WASHINGTON, July 24, 2014 – Another day, more nonsense, and heavy earnings reports en route. Stocks are up only a few points on all averages as of noonish today, making this just another summer doldrums afternoon on Wall Street. Likely bored with stocks’ meandering, the chattering classes spiced up the action this morning by trotting out the latest version of stupid Apple [AAPL] pundit tricks.
As CNBC reported on its website this morning, it was Pedro de Noronha’s big chance to bloviate on that network’s less and less popular cable channel and website. The managing partner at hedge fund Noster Capital, said “he was unsure about the Silicon Valley-based company’s long-term potential.”
‘I need to know where a company is going to be in 5-to-10 years. I mean look at Apple, a company we all admire…I don’t know where they are going to be in three years,’ Noronha told CNBC in a TV interview.
‘It’s a very competitive landscape. They might become obsolete in two-to-three years, as we’ve seen with dozens of technology companies.’
As for us? We need to know if Pedro is short AAPL.
The way things are going these days, even Microsoft and IBM might become obsolete in two-to-three years. But Pedro de Noronha’s business acumen is obsolete right now.
We continue to marvel at the countless analysts and pundits who fondly recall those halcyon days, circa 1985-1998 or so, when you could reliably attract attention to your dead-tree article bashing Apple and urging that company’s product users and investors to prepare a decent Viking funeral for that continually dying company. Writer John Dvorak built his entire early career on reliable nonsense like this.
Like Dvorak, not quite gone but mostly forgotten, de Noronha—a dude we’ve never heard of— is just going for the cheap quote, the easy-to-snag soundbite that will boost his visibility and/or career, not to mention the fortunes of his hedge fund, which, like most these days, is probably scrambling for customers, as their own methodologies themselves genuinely seem obsolete.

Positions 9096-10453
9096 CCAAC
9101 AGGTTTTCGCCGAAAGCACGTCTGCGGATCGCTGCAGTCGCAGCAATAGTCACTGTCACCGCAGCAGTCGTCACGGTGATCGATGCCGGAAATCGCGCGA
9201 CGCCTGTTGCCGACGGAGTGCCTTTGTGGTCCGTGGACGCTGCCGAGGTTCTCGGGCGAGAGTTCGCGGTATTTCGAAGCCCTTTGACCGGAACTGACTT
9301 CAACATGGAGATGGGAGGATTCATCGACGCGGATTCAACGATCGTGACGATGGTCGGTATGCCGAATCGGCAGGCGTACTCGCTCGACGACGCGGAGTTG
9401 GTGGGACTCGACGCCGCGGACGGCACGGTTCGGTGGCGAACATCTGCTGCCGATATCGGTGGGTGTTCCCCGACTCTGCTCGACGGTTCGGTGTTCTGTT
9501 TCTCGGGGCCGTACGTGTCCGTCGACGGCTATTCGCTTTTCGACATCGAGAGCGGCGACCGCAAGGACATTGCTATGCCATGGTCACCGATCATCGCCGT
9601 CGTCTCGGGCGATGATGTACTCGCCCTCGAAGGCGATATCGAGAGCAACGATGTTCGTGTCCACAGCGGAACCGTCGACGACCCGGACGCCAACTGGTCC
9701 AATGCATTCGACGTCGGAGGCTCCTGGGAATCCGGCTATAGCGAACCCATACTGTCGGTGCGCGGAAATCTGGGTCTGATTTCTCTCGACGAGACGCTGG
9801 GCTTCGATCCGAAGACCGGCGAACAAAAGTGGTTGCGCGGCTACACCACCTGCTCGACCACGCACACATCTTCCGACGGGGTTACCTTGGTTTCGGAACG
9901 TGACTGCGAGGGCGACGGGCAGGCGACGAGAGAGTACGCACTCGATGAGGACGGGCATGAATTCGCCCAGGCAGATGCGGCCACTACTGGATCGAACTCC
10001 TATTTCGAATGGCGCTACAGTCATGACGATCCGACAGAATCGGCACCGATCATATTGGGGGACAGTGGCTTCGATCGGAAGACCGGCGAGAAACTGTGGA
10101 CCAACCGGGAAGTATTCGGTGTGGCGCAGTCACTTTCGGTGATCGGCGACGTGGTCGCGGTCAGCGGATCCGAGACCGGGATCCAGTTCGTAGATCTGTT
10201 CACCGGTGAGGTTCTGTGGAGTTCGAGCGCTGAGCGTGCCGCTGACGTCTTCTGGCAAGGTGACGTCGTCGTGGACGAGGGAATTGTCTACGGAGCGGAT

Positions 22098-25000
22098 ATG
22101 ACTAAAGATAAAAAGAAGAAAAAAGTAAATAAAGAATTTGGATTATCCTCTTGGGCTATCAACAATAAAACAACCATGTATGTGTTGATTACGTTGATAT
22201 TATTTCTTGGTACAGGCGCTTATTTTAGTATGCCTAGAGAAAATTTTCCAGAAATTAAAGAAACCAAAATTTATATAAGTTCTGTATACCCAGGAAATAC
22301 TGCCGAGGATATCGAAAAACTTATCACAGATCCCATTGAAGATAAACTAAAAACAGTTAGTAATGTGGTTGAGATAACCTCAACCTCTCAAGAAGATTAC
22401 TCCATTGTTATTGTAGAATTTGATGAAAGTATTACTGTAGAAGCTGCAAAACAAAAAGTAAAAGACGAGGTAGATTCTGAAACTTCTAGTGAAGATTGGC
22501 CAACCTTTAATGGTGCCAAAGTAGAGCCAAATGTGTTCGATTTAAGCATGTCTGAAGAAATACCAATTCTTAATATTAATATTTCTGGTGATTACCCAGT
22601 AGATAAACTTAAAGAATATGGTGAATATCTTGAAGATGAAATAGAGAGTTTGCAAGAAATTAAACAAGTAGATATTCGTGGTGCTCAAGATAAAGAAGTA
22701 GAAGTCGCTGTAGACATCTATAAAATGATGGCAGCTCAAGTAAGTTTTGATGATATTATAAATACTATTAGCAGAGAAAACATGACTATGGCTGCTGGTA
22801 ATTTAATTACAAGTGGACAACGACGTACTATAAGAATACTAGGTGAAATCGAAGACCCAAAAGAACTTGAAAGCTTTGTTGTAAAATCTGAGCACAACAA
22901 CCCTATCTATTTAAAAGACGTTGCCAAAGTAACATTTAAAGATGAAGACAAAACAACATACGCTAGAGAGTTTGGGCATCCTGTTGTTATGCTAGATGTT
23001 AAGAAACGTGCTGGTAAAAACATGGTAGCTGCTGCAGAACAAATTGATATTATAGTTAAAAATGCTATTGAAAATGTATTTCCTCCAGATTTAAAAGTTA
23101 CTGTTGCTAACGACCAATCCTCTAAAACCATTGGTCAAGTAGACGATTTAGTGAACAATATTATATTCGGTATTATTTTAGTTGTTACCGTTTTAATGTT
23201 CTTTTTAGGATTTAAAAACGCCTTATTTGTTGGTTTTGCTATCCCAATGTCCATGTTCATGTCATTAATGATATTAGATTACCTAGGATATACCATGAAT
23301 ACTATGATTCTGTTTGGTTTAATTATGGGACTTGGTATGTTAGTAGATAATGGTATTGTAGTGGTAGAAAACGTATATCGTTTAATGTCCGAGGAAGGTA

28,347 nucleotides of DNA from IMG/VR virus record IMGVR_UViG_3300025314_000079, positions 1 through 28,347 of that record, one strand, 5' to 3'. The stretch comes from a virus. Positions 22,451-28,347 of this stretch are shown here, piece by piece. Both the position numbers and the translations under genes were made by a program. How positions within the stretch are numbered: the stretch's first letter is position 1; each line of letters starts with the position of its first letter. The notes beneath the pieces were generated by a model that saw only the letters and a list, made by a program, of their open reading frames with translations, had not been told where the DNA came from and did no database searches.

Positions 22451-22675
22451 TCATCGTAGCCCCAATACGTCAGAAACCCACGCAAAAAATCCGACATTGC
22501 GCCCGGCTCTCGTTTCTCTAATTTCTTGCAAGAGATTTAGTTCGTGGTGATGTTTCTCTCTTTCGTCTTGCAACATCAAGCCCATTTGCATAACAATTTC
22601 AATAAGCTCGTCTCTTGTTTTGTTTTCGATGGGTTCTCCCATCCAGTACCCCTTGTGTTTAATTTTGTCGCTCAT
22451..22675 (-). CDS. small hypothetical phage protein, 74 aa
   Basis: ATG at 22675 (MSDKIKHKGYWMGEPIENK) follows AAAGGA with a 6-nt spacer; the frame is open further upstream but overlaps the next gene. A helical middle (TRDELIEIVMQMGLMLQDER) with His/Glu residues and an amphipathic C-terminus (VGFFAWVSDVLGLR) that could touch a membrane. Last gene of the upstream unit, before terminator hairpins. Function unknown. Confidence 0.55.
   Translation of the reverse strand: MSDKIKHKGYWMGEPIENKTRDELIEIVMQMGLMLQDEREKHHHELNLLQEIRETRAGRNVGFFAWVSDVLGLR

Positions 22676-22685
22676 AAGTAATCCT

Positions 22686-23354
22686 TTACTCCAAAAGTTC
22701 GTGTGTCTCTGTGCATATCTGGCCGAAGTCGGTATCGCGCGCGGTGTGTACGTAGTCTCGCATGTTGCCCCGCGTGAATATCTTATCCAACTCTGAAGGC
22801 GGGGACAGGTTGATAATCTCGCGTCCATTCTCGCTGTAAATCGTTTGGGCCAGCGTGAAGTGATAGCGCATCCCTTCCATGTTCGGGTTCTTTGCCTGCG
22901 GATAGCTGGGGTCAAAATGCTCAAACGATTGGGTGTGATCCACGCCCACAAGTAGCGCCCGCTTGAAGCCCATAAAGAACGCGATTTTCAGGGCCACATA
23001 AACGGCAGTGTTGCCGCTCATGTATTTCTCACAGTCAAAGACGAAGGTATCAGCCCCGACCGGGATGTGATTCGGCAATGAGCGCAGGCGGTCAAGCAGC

Since the death of Steve Jobs—during whose tenure the fashion on Wall Street was to predict world domination for Apple—the latest lemming move has been to trash this still hugely profitable company.
The previous over-praise of Apple was just as idiotic as the current trashing of the same company. But everyone goes along with the crowd to keep getting invited to the right parties thrown by the right people. As is often the case in investing itself, the trend is your friend, until it’s not.
It’s a marvel CNBC wastes time and ink on this kind of transparent trade puffing, but they’re all in the same sordid biz. That’s particularly true of CNBC’s interviewees, nearly all of whom are shamelessly and transparently talking their respective books.
At any rate, CNBC’s producers obviously managed to get a few paragraphs out of the Maven addressing this incredible waste of bandwidth. Maybe that’s just the way things work today. So vote for Pedro, already.
In more substantive news, the Securities and Exchange Commission (SEC) has decided to change the moneymarket fund landscape forever. Read more about it today in our Prudent Man column.
We’re still laying low, picking off small numbers of shares (5 or 10 at a time) in our brokerage house’s in-house index-tracking ETFs but not much more.
We did make an impulsive purchase of Yahoo! (YHOO) shares a few days ago when they reported their usual miserable results, causing the stock to make its predictable swan dive.
But YHOO has been moving up since then and really took off this morning on rumors that its partial subsidiary, Alibaba—which plans an IPO likely in September—might actually have enough money to turn the tables and buy Yahoo! Effectively, this could put YHOO “in play” as professional investors like to say, which in turn could cause the stock to spike further. Perhaps much further.
So now the dilemma is, should the Maven buy some more at increasingly inflated prices? The Maven doesn’t know and is wishing for at least a temporary dip in the price, which thus far hasn’t happened. The Maven’s temporary decision is more dithering on buying more shares.
After all, if the rumor proves false, YHOO could tank again and quite quickly.
Aside from this and those little ETF nibbles, primarily in emerging markets, the Maven plans little else today.